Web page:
From 1962 to 1971, US military forces sprayed herbicides over Vietnam to strip the thick jungle canopy that helped conceal opposition forces, to destroy crops that enemy forces might depend on, and to clear tall grasses and bushes from the perimeters of US base camps and outlying fire-support bases. Mixtures of 2,4-dichlorophenoxyacetic acid (2,4-D), 2,4,5-trichlorophenoxyacetic acid (2,4,5-T), picloram, and cacodylic acid made up the majority of the herbicides sprayed. Agent Orange was a 50:50 mixture of 2,4-D and 2,4,5-T. At the time of the spraying, 2,3,7,8-tetrachlorodibenzo-p-dioxin (TCDD, one form of dioxin) was an unintended contaminant from the production of 2,4,5-T and was present in Agent Orange and some other formulations sprayed in Vietnam.
In 1991, because of continuing uncertainty about the long-term health effects on Vietnam veterans of the herbicides sprayed, Congress passed Public Law 102-4, the Agent Orange Act of 1991. In response to the request from the VA, IOM extended the service of the Committee to Review the Health Effects in Vietnam Veterans of Exposure to Herbicides that was responsible for Update 2002 to address the question of presumptive period and respiratory cancer. The charge to the committee was to undertake a review and evaluation of the evidence regarding the period between cessation of exposure to herbicides used in Vietnam and their contaminants (2,4-D, 2,4,5-T and its contaminant TCDD, cacodylic acid, and picloram) and the occurrence of respiratory cancer.
Table of Contents
|2 Evaluation of Latent and Presumptive Periods||14-39|
|3 Epidemiologic Studies||40-50|
|Appendix: Committee and Staff Biographies||57-62|
The National Academies Press (NAP) has partnered with Copyright Clearance Center's Rightslink service to offer you a variety of options for reusing NAP content. Through Rightslink, you may request permission to reprint NAP content in another publication, course pack, secure website, or other media. Rightslink allows you to instantly obtain permission, pay related fees, and print a license directly from the NAP website. The complete terms and conditions of your reuse license can be found in the license agreement that will be made available to you during the online order process. To request permission through Rightslink you are required to create an account by filling out a simple online form. The following list describes license reuses offered by the National Academies Press (NAP) through Rightslink:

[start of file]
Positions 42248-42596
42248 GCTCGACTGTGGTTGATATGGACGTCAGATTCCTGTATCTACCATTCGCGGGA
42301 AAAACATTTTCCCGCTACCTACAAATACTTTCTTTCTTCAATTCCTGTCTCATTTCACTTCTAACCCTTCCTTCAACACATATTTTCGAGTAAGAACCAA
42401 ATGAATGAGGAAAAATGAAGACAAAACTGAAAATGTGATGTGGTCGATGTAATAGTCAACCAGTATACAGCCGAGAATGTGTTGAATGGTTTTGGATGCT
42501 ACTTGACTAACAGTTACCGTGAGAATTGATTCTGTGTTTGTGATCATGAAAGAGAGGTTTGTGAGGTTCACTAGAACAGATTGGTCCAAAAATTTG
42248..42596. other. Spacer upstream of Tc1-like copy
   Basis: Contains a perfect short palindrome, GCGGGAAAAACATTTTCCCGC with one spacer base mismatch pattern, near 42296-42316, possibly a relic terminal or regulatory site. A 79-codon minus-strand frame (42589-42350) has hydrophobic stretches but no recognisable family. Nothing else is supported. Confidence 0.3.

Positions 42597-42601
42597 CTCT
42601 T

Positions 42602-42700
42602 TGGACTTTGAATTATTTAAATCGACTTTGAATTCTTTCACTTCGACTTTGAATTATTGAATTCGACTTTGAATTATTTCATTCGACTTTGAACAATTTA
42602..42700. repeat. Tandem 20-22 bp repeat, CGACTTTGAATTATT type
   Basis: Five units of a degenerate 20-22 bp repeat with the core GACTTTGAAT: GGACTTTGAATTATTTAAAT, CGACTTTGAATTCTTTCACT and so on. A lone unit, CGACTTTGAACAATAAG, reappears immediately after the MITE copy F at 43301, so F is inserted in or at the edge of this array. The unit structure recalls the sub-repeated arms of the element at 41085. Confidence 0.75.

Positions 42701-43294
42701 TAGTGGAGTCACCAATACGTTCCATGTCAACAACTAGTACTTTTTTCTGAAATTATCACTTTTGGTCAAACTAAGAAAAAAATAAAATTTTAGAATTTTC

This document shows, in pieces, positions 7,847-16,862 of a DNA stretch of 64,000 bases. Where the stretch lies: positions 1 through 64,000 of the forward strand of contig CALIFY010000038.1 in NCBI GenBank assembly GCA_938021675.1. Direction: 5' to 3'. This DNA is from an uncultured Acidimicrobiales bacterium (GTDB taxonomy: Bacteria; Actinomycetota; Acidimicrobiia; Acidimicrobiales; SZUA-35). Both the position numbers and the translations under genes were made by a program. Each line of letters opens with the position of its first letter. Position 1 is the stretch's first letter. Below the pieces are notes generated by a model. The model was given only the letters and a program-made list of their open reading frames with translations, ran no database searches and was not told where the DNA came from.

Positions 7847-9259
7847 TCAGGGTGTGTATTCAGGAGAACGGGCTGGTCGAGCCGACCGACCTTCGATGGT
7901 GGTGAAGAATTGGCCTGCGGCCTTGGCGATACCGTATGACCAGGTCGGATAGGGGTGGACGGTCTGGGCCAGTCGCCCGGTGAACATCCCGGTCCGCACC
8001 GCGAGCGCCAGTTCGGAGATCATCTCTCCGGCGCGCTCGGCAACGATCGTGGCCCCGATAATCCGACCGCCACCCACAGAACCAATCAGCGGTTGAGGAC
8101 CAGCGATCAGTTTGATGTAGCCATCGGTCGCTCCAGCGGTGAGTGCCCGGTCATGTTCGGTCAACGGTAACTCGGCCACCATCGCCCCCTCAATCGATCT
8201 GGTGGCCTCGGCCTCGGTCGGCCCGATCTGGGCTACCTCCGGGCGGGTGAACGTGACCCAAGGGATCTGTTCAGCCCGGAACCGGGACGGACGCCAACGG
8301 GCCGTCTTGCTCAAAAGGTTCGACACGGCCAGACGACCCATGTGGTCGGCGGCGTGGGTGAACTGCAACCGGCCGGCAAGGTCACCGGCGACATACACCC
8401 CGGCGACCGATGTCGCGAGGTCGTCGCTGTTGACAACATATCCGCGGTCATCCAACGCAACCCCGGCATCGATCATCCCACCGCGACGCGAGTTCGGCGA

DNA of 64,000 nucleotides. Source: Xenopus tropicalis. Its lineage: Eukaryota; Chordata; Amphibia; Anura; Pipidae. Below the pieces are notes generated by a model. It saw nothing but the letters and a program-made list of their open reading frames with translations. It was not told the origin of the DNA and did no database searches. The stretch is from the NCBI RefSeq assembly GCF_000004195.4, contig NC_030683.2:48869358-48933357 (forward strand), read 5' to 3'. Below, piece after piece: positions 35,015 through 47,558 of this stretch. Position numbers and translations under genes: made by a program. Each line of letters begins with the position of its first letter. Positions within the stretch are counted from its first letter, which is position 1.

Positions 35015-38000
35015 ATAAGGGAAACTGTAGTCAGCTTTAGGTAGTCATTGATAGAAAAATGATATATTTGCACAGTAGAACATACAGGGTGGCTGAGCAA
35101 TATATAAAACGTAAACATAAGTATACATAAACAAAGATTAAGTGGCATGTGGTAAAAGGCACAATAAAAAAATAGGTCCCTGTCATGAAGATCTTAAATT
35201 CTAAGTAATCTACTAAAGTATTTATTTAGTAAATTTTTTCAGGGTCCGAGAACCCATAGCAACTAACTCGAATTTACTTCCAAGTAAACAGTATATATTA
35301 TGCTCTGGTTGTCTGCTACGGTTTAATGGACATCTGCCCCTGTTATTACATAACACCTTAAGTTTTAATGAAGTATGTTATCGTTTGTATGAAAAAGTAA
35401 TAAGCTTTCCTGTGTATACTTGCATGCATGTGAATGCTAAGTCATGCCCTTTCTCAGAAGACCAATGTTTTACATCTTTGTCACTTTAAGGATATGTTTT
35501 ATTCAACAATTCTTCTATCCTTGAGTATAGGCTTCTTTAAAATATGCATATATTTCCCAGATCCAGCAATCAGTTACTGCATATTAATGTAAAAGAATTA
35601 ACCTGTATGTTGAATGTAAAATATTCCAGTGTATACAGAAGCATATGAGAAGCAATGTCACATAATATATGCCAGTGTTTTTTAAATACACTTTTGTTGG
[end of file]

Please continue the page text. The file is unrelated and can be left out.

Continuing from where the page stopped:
Click here to obtain permission for the above reuses. If you have questions or comments concerning the Rightslink service, please contact:
Rightslink Customer Care
Tel (toll free): 877/622-5543
To request permission to distribute a PDF, please contact our Customer Service Department at 800-624-6242 for pricing.
To request permission to translate a book published by the National Academies Press or its imprint, the Joseph Henry Press, please click here to view more information.